Nickerson says an officer ransacked Couch's car and took the computer from under a seat.
"He thinks there's kiddie porn there," a fed-up Nickerson says. "He still thinks my client is a pervert."
Manhattan Beach detectives found nothing incriminating, Nickerson says — just Couch's complicated computer science college work.
Eleven months later, Couch received a letter in which Manhattan Beach police informed him they were charging him with resisting arrest by an officer. A judge dropped the charges but not before Couch was compelled to attend several hearings.
What happened to Couch is atypical. But Jim Key, chief public affairs officer at the Los Angeles Gay and Lesbian Center, says Couch's plight is one reason why sex-sting operations, and public release of names and photos of those involved, are problematic.
"We are opposed to the police department releasing the names and the pictures of these people who were simply charged with this victimless crime," Key says, in part "because there could be some people who are not guilty."
Key blasted Manhattan Beach for publishing names and photos of those arrested, saying that the singling out of gay men can ruin lives. "People in other cities who have been humiliated in a public manner have tried to kill themselves," he says.
Officials from the Gay and Lesbian Center have met with Manhattan Beach police to suggest better ways to clean up gay cruising locations, he says, and the organization has worked closely with theL.A. Police Department to minimize cruising.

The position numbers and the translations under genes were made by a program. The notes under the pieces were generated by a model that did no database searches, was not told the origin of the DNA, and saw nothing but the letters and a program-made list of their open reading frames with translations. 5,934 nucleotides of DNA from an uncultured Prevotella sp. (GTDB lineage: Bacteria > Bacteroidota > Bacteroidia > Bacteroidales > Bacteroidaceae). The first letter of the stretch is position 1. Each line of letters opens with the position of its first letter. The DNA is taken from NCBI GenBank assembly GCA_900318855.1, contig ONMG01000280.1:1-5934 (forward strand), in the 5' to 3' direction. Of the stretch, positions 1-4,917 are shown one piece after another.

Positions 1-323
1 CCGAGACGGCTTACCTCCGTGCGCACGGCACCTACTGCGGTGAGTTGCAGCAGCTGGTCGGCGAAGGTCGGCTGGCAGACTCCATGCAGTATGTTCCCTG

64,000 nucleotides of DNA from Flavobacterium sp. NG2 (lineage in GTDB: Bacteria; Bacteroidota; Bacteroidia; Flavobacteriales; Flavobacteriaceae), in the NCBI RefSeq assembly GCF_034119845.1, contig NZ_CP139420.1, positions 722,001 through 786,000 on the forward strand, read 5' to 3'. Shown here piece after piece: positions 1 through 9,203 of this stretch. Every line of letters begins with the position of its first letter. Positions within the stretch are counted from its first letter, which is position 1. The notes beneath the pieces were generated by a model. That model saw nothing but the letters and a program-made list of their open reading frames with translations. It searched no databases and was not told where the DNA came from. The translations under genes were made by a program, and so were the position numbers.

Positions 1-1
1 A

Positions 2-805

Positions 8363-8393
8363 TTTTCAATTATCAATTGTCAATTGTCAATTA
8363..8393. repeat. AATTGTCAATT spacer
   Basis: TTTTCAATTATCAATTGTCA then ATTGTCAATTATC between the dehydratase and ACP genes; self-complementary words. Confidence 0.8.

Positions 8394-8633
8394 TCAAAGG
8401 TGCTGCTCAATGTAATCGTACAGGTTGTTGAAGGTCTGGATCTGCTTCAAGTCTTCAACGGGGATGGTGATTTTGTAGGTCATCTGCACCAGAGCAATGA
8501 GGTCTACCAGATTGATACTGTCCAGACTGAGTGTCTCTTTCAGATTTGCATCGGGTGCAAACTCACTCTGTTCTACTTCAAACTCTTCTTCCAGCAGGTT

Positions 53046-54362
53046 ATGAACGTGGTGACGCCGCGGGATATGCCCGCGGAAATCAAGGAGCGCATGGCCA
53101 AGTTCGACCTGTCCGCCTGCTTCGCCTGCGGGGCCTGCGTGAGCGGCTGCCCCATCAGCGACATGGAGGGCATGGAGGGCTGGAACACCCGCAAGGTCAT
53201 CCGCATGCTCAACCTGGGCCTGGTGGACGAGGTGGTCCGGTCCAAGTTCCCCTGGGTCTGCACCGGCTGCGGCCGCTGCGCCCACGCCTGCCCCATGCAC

But Key has received no indication that Manhattan Beach plans to change its ways.
"We would be happy to work with them," he says. With LAPD, "We worked to help spread the word, through LGBT media, social media and at public events, that that type of behavior will result in charges — you can be arrested."
On a broader level, Nickerson says gay stings are discriminatory. "They never do a sting operation with those kinds of officers if men are trying to pick up women — unless there is money involved," he says. "They only do it with men soliciting men."
That kind of bias, Key says, leads some gay men to cruise, because "a lot of people lead repressed or hidden lives, so they turn to this type of behavior."
Manhattan Beach police declined comment on Couch's federal lawsuit. Their lawyer, Eugene Ramirez, of Manning & Kass, Ellrod, Ramirez, Trester LLP, tells the Weekly, "I'm still looking to see if there are areas I can attack, or if we will just file our response."
Couch fears that his public naming by cops and the local newspaper — which potentially lives forever on Google — will hurt his career and dreams as he starts to look for internships in software engineering. His aim is to work for an organization such as NASA.
"Right now, I'm in the stage of my education career where internships are a very real thing," Couch tells the Weekly. Top employers, he says, "should be open to me. However, they do require a measure of security clearance, and ... I don't have the confidence of being able to check that box of saying, 'Yes, you may run a background check,' that they will find nothing."
Reach the writer at jessicapauline@gmail.com.

November 1, 2013

Boy Scouts Loose Religious $Money Over Gay Scouts But Flooded with Non Religious Contributions